I wear an Apple Watch every day and I can’t tell you how excited I am at the prospect of using watchOS 3. It’s truly Apple’s second take on how the Apple Watch should work, based on a year of real-world use by millions of people.
It’s tough to admit that you were wrong. With watchOS 3, that’s what Apple is doing on numerous fronts. I get why someone might have thought that using the watch’s side button as a gateway to a miniature contacts list was a good idea, but in practice it was readily apparent to be a misguided use of one of the device’s only physical controls. watchOS 3 admits the mistake and re-tasks that button for something far better: a dock of important apps, already loaded and ready to run.
Sometimes you’re wrong because you have an idea that you think will work, but it just doesn’t come together or mesh with the way people want to use your product. I think that’s what happened with the Friends button. Reality collided with that vision, and reality has won. (Full credit to Apple here: I thought it was distinctly possible that they’d double down and try to tweak the Friends view rather than kill it.)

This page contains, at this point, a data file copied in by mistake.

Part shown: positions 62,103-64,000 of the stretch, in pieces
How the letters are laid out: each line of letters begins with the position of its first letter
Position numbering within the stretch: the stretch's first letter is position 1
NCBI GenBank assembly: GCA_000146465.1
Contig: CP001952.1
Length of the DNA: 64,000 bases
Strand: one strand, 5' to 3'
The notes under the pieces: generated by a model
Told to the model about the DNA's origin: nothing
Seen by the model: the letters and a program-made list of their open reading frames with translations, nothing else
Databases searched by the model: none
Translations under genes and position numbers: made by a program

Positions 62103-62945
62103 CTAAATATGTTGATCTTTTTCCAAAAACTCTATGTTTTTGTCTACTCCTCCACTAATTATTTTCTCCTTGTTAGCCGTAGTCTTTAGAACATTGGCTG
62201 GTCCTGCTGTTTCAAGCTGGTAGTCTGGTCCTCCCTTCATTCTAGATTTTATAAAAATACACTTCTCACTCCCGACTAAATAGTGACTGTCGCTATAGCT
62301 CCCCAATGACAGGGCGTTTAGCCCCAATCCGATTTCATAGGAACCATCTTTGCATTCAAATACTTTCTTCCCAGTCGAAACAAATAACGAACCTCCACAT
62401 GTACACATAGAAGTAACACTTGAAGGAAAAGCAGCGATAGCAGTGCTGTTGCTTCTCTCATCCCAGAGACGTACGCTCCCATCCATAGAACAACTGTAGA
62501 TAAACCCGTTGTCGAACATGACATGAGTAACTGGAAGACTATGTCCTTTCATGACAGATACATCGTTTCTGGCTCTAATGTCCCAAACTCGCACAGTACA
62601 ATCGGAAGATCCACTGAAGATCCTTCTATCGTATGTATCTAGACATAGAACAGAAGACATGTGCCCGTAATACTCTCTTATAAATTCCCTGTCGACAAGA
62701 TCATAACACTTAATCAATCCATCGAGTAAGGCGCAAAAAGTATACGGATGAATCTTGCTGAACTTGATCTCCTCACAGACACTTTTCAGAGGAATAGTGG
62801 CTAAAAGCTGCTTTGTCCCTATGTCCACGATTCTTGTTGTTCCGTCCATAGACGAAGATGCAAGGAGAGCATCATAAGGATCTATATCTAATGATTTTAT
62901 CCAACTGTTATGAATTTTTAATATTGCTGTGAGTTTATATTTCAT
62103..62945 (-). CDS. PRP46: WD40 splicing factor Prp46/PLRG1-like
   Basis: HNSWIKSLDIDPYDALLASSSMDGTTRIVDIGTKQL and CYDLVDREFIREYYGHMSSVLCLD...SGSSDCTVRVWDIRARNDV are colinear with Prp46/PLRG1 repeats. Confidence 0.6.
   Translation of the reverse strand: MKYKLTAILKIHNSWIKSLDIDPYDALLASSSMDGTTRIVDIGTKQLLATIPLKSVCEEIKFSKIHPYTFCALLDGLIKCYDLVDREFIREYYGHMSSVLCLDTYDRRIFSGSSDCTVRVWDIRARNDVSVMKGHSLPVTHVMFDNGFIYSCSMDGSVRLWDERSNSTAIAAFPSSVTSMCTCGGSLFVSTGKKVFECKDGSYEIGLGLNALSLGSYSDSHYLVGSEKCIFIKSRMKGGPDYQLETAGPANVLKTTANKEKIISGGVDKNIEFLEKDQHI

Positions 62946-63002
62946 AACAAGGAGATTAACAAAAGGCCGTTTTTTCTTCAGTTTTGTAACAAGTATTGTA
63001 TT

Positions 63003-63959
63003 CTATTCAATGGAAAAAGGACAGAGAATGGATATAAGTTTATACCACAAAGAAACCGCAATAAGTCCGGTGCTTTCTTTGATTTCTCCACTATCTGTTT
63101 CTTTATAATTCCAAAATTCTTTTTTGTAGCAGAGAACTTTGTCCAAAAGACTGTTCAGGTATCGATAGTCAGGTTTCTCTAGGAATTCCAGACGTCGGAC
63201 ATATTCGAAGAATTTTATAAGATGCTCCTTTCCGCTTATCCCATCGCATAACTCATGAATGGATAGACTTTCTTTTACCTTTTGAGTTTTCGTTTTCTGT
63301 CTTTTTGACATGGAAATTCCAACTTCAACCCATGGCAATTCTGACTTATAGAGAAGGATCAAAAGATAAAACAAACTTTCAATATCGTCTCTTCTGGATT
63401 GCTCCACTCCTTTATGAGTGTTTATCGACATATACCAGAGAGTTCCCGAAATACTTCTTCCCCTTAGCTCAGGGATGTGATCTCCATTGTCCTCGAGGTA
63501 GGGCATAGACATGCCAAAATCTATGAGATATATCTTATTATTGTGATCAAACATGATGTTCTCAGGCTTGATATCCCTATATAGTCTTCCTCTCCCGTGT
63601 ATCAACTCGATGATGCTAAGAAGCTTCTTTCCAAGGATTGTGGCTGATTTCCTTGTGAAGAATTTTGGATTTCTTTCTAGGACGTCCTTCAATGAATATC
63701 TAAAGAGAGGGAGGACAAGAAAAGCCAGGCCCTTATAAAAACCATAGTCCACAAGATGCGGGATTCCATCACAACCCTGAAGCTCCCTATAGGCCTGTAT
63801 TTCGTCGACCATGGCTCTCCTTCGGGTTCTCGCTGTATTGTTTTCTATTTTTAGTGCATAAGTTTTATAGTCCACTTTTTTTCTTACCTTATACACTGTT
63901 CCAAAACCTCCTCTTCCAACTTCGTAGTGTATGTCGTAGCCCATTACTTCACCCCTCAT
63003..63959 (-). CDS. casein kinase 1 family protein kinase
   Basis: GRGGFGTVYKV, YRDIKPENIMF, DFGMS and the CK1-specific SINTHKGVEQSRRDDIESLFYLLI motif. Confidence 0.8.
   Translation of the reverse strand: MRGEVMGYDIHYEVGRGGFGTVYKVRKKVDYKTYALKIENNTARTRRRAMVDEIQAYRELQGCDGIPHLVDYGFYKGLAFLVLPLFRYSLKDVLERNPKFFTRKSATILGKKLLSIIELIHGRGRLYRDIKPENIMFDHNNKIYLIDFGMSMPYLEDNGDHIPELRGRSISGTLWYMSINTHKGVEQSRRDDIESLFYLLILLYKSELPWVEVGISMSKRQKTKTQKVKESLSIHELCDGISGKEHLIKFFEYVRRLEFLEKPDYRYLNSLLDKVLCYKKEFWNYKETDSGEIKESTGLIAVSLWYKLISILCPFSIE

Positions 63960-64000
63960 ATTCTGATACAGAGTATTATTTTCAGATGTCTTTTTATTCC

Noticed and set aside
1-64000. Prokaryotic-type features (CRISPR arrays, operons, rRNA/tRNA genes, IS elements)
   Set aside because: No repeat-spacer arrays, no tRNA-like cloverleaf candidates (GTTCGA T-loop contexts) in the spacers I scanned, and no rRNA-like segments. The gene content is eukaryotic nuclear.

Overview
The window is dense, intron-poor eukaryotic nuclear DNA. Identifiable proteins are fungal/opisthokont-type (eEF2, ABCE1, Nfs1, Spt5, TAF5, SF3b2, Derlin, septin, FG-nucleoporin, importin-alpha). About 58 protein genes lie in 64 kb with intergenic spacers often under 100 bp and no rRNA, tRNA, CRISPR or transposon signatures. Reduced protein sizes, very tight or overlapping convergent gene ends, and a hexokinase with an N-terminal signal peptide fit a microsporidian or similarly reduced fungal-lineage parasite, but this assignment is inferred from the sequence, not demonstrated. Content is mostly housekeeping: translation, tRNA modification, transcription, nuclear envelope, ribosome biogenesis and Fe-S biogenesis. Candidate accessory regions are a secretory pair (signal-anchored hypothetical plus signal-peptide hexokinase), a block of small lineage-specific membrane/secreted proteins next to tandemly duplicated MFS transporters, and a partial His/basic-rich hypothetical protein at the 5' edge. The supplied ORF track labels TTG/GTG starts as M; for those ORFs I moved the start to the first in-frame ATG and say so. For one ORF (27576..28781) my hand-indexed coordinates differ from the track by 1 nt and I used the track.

But sometimes you make what is (in hindsight) the wrong move, not out of a creative vision that was lacking, but out of fear and a lack of information. That’s part of the explanation of what happened to the Apple Watch. As Apple’s Craig Federighi admitted on stage at John Gruber’s live edition of The Talk Show on Tuesday night, Apple was deeply concerned (almost to the level of panic) about running out of battery life on the watch.
You may not remember this, but before the Apple Watch came out, there were many rumors that it wasn’t able to get through a day without a charge. It’s clear that Apple made battery life a top priority, perhaps even the top priority: This thing better last all day. And so everyone was incredibly conservative with power and memory.
It’s interesting seeing the commentary on the latest version of the watchOS. Everyone seems to agree it’s going in a better direction. The question I have is will it be enough to get more people to actually buy an Apple Watch?
I'm looking forward to watchOS 3 myself, the changes being made make sense.